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Gaps in Genetic Knowledge Affect Kiwi Conservation Efforts


Kiwi are iconic birds that have been severely impacted by deforestation and predation from invasive mammals since the arrival of humans in New Zealand. The remaining kiwi can be split into 14 clusters that are now treated as separate conservation management units. A review published in Ibis examines the latest information on kiwi genetics to investigate the legitimacy for maintaining these differences. 

Although studies indicate that kiwi differ genetically between areas, there is little understanding of the extent of local adaptations and breeding changes on populations. The work highlights the need for a more detailed understanding of the genetics of different species for wildlife conservation. 

“Using kiwi as an example, we hope to convey that results from any genetic studies cannot be easily translated into genetic management policy. On the contrary, studies using informative markers and strategic sample regimes are required if the goal is diverse and long-term successful populations,” said lead author Malin Undin, PhD, of Massey University, in New Zealand.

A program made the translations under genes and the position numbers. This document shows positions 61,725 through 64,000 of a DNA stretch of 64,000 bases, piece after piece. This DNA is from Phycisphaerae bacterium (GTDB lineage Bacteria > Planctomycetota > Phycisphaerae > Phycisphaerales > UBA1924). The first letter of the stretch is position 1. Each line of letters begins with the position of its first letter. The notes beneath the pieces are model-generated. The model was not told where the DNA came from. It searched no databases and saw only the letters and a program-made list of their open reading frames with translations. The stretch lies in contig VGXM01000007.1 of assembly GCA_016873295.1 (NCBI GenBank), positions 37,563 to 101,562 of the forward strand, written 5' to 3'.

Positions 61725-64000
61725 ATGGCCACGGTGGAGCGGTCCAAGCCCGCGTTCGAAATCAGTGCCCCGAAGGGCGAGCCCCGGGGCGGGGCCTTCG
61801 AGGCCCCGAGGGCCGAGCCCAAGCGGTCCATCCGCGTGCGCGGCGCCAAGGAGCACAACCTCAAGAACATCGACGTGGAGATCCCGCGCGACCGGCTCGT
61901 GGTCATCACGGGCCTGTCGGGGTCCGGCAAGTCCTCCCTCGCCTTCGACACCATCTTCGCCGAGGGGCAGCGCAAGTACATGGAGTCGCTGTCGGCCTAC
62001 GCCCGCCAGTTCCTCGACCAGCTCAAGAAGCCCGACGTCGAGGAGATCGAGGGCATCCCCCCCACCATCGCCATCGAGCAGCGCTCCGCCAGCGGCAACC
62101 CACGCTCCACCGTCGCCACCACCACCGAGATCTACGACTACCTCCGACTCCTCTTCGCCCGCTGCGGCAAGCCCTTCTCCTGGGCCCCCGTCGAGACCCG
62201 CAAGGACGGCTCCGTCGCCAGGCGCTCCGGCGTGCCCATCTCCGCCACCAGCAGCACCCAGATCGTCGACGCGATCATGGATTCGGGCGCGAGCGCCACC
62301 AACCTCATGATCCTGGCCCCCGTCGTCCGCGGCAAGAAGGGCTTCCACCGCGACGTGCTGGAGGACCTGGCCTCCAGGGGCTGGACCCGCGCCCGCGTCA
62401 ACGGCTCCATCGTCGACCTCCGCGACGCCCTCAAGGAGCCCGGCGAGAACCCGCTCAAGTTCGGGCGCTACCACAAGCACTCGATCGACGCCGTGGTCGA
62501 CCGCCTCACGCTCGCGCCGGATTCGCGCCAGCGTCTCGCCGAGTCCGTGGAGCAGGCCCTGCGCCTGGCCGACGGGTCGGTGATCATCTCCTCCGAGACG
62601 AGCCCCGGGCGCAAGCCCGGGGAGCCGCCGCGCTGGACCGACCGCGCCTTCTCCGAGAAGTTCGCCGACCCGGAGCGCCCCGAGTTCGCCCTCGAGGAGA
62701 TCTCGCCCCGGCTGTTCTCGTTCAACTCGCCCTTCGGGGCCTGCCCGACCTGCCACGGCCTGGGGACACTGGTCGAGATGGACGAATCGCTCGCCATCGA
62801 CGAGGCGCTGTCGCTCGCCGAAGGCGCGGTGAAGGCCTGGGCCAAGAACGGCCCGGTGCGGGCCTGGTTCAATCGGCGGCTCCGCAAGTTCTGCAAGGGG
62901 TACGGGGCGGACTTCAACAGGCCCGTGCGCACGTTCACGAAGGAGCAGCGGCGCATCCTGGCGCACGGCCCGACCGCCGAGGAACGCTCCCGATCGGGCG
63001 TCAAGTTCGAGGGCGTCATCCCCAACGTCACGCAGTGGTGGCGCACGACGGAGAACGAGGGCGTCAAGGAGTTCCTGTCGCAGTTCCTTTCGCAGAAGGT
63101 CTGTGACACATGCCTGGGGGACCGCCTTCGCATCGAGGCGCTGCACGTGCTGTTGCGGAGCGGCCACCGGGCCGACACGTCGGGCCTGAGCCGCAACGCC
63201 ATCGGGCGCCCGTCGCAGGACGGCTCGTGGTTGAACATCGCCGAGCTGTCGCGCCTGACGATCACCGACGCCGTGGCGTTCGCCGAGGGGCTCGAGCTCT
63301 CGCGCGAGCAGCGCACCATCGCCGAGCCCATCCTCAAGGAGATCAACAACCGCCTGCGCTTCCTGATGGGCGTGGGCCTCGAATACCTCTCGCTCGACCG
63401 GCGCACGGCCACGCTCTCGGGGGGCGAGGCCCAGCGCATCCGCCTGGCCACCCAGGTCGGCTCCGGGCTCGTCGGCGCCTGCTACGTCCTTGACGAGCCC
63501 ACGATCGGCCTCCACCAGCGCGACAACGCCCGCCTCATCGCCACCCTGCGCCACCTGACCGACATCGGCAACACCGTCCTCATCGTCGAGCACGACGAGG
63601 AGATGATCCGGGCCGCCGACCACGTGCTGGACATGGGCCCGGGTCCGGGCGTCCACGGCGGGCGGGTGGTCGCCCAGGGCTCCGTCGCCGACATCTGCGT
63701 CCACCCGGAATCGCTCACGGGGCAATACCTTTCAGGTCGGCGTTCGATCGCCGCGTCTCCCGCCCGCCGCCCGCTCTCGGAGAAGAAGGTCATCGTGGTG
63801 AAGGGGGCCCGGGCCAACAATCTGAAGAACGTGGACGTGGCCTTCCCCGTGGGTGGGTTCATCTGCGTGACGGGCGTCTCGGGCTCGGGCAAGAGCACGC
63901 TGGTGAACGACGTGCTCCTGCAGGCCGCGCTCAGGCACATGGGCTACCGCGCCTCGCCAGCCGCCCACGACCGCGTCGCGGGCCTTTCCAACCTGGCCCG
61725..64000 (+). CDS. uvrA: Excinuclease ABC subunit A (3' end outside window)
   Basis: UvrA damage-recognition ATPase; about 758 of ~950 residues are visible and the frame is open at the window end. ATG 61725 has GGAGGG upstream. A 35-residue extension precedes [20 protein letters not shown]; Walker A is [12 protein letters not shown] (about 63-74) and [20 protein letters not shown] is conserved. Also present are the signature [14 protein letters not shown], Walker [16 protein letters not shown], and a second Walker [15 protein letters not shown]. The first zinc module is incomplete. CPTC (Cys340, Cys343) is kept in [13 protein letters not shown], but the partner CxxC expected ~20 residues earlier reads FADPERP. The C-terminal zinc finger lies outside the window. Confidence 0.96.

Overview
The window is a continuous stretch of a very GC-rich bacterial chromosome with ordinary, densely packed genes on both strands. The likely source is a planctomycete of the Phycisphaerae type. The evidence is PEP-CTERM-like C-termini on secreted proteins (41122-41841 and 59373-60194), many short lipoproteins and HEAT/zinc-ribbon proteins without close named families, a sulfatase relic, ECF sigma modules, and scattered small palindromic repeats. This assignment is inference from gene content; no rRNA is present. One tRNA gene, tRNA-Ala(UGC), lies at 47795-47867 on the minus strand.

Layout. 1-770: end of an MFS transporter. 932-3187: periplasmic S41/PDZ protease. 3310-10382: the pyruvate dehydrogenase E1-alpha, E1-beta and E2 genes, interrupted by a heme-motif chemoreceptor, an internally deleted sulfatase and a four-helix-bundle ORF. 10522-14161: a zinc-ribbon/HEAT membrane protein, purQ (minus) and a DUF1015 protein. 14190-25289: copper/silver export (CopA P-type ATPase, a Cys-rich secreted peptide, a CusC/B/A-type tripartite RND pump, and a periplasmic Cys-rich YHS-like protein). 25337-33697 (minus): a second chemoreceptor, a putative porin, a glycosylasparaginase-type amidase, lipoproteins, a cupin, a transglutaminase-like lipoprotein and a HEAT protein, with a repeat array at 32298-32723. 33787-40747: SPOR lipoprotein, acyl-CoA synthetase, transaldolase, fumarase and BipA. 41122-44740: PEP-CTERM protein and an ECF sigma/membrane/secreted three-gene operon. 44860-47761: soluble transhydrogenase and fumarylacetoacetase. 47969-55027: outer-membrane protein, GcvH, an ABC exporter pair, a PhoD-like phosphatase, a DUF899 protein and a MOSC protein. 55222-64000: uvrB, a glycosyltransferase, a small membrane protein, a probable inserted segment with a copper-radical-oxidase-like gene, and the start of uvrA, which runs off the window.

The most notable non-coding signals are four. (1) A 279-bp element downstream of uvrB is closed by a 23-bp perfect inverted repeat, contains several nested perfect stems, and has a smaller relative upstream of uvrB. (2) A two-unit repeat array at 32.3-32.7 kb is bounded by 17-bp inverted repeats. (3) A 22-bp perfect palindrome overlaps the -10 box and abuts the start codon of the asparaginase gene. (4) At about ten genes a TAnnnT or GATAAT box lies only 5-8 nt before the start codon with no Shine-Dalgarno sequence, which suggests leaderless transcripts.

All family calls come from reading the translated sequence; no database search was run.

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About Journal

IBIS publishes original papers, reviews, short communications and forum articles reflecting the forefront of international research activity in ornithological science, with special emphasis on the behaviour, ecology, evolution and conservation of birds. IBIS aims to publish as rapidly as is consistent with the requirements of peer-review and normal publishing constraints.

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